Her Khilvat series, for example, is in direct response to a 17th-century album of erotic Indian artwork displayed at the Fitzwilliam Museum. In a discussion with curator Dr Gupta, she outlined how her work embodies privacy (or the more literal translation of Khilwat, secrecy) while still drawing elements such as illumination and colour from the album.
She also makes use of her artistic heritage to “abstract the feminine.” In doing so, she “takes Muslim women out of the bounds of the stereotypes in which they are often placed” while still using elements of her South Asian and Islamic art lineage, such as manuscript painting and Persian calligraphy.
She draws attention to these histories through the signages around the exhibition, some of which explain historic techniques such as pardakht (using multiple brushstrokes to ‘bring to perfection’), others which outline traditional perceptions of Devatas (goddesses) in their identities as women. Curators Milly and Zoe noted, “we wanted to tease out the interconnections between each theme, feeding into one another.”
It is therefore impossible to label ‘Unbound’ as an exhibition of one art genre or another. It is instead a freeing of concepts that are bound tightly together through their presentation by the artist.
A Cambridge College Exhibition
We cannot discuss the idea of decolonisation in Sikander’s work without recognising the exhibition’s position in Jesus College. As Milly and Zoe pointed out, the college has recently acknowledged its own colonial legacy by returning the Benin Bronze Cockerel in Michaelmas term. Jesus College has also removed and revised monuments celebrating Tobias Rustat, a former benefactor who had significant involvement in the seventeenth-century slave trade.
This exhibition is a lesson in the many problems that Cambridge colleges face. Standing in a city of colleges- most of which are filled with halls depicting old white men- Shazia’s work breathes a refreshing light into the Cambridge art scene.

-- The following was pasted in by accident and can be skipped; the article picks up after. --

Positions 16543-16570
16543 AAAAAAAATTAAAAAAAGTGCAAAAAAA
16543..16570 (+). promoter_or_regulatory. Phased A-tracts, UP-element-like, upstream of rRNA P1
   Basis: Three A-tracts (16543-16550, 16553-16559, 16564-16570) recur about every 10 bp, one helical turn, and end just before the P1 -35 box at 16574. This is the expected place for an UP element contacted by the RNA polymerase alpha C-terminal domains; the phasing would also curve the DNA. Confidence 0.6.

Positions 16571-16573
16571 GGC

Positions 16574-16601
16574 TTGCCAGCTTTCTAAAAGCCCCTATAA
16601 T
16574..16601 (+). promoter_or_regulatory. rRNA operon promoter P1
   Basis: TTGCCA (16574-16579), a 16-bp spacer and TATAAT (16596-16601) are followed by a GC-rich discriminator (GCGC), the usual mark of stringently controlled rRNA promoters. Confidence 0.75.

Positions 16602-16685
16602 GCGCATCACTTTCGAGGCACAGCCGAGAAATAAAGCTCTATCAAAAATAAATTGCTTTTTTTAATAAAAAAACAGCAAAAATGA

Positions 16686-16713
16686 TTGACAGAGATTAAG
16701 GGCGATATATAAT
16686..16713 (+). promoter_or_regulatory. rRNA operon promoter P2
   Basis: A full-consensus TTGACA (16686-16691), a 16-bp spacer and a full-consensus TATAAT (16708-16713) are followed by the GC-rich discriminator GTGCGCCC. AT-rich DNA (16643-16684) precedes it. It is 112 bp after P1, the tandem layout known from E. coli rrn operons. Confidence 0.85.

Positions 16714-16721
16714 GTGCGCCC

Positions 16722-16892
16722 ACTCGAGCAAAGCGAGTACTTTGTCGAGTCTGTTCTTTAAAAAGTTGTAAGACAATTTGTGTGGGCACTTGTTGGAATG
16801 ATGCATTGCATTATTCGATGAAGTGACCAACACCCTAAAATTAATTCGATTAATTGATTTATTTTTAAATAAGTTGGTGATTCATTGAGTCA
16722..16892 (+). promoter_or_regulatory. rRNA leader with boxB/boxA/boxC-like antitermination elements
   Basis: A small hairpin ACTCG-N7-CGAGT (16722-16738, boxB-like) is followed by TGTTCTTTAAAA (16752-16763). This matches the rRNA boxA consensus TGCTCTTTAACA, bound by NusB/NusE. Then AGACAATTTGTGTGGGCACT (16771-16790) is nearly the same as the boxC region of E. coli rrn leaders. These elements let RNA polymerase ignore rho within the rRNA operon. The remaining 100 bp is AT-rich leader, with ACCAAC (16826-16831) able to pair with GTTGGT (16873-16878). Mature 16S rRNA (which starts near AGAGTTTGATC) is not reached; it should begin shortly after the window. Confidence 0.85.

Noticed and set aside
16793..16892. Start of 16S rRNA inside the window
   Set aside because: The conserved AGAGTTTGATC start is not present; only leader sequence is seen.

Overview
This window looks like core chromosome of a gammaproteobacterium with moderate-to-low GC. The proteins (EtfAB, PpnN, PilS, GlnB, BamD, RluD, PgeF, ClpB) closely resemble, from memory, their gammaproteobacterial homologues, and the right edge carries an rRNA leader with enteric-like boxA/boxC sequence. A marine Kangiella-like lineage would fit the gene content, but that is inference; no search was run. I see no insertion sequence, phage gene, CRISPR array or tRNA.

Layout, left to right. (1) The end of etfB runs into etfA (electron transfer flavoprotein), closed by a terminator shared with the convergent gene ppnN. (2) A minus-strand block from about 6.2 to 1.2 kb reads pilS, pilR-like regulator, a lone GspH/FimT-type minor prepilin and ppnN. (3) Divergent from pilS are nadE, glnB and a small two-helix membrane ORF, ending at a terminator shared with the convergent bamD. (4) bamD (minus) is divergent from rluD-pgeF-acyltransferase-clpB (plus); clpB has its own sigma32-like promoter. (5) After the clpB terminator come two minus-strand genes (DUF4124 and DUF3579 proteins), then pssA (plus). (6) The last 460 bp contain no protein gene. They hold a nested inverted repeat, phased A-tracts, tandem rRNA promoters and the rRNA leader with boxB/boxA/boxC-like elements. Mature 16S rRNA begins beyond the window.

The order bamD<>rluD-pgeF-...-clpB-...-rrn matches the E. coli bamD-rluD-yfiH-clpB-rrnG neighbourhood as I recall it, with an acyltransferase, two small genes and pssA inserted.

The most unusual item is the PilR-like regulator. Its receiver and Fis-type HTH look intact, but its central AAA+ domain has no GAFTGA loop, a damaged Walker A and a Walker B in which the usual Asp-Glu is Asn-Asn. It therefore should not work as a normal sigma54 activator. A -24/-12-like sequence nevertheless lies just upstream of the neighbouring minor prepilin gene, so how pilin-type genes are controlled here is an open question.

It teaches us that history should not be bound to one story, and proposes that we embrace and show different perspectives. It leads us to question why art that provides these alternative narratives is not introduced into college spaces (especially halls) more frequently. Instead of viewing a past filled with rigid tradition, why not present the possibility of a future with no boundaries?
Planning your visit
As mentioned above, the exhibition is open from 16 October – 22 December 2021 and 4 January – 18 February 2022 at Jesus College’s West Court Gallery. It is accompanied by a scholarly symposium at Jesus College, which will be open to the public from 11-12 February 2022.
The college asks that all visitors bring a face covering with them and follow local signage explaining where to wear it. They also require visitors to take a Lateral Flow Test prior to their visit. More details on Covid-19 safety and exhibition rules can be found here .
All Image Credits: Vedika Mandapati
Cambridge University was contacted for comment.